The curtains were made by Calico Corners using a Ralph Lauren fabric
The lamps are "Kub" from Lite Source (Amazon.com)
The blue quilt and sham are Ralph Lauren Palm Harbor collection (which I just saw is discontinued and at a great price on ralphlauren.com)
The orange blanket is Z Gallerie
The bed skirt is Pottery Barn
The headboards are FabricWorkroom.com
The rug is JC Penney
All of the animal artwork is handmade by Rachel. She was so kind to put together her "how to" make these adorable animal silhouette prints.
The art does not require any artistic ability; the most important things are a great pair of small craft scissors (splurge on the best one - you won't regret it), a good staple gun, spray adhesive and fabric glue. Once you've decided on your subject, do a Google Image search for a silhouette. Depending on how large you want your subject, you can print it onto standard paper (like I did for the elephants) or use a projector to enlarge an image and trace it onto posterboard (like I did for the giraffe). If you can't find what you need, you can always freehand (like I did with the attached dog image which was in Will's old room)
Next, hit the fabric store - I got everything for the boys' room at Jo-Ann Fabrics & Crafts. Start with a canvas of any size from the art department. You can cover it with a vinyl or (p)leather material (like the red material in the attached) from the home fabric section, which is so heavy that it does not need any batting. If you're using a standard fabric, you'll need a thin batting (also in the fabric section on large spools) so that the fabric lays smoothly. Don't just look in the fashion fabric section - some of the more fun, graphic prints are in the home section - especially the outdoor fabric lines. If you buy the canvas, fabric and batting at the same time, the fabric department can cut the latter two to fit the frame. While you're there, pick up small cuts of the 2 contrasting fabrics for your "subject" and its background (I highly recommend a sturdy vinyl/pleather for these if your subject has a lot of detail)... and some trim to outline it (rope, pom pom trim ,etc).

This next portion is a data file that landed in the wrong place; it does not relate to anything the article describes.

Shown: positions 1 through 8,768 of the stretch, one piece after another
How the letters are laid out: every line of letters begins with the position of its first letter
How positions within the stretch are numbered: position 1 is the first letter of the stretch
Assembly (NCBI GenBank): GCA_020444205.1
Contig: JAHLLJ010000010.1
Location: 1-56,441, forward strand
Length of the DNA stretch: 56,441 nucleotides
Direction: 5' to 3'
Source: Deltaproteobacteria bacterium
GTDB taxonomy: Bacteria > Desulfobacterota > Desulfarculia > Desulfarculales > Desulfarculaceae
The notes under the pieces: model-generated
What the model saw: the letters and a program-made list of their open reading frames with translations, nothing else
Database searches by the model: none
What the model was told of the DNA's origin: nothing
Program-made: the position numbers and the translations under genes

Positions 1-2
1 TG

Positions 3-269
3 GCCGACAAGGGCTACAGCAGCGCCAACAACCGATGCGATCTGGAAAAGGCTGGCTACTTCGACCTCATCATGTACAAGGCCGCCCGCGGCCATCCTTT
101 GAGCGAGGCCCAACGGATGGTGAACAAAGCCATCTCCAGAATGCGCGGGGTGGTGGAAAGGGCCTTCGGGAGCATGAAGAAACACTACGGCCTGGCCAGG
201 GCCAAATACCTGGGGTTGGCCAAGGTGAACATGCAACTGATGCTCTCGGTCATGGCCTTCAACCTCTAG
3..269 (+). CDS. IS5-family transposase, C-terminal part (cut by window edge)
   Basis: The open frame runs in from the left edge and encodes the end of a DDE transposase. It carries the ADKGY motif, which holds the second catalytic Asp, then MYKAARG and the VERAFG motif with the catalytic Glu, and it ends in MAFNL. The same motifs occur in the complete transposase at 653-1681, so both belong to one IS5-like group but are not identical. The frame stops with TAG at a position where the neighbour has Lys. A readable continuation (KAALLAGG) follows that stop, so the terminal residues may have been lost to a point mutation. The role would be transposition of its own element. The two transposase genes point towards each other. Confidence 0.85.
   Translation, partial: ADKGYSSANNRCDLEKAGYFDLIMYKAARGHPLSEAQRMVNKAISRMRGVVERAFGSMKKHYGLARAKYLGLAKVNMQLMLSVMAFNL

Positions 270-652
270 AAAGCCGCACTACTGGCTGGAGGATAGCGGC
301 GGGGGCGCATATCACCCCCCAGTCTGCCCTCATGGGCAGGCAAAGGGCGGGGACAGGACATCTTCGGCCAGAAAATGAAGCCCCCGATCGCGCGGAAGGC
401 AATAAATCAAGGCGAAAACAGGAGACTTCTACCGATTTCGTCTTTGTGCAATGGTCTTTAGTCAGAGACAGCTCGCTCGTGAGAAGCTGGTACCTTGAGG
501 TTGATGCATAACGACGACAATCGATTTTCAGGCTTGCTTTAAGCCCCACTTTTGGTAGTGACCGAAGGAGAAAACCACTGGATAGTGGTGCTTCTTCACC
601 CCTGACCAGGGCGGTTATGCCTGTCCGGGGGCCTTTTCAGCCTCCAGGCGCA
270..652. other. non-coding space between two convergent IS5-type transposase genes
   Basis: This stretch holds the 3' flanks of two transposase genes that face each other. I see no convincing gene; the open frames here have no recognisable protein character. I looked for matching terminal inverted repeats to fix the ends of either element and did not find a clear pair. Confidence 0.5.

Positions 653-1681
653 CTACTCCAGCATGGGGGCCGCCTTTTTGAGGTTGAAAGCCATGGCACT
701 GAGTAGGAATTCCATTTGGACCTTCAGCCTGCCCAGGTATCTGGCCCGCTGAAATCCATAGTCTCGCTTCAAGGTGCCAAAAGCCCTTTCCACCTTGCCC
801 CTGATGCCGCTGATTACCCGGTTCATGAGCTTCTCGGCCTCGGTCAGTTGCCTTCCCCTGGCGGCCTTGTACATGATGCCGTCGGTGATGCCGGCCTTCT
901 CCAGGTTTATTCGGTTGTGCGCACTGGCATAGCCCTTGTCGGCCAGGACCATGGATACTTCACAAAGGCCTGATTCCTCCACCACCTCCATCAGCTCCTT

To assemble, use a staple gun to attach the vinyl or batting to the canvas - pulling it taught to eliminate any wrinkles. If you're using batting and fabric, you won't want to pull the fabric quite as hard or it will pucker. If you have a busy pattern, make sure it's aligned well in front before you start to staple in the back. If you do get wrinkles or puckers, it's easy to remove the staples and start over.
Next, cut the background for your subject (I use a plate or cup to trace a circle and I print out more complex shapes). To cut the subject, use tape to adhere the paper to the fabric and carefully cut the outline (I use lots of small pieces of tape so that the uncut portion doesn't shift at all as you go along). Use a light coat of spray adhesive (OUTSIDE! - this gets everywhere) to adhere the background to the fabric and then smooth it out to avoid any bubbles. Use the fabric glue to adhere the subject to the background - if it's a complex design with small details, use a brush to apply the glue so that it doesn't bleed. The final touch is using the fabric glue to apply the trim to the outside of the background.
ABSOLUTELY adorable! Thank you Rachel for sharing all of your resources and DIY artwork. I bet your boys are in LOVE with their new room.
And stay tuned, Rachel just had a baby girl and I will be sharing her nursery with you later this week!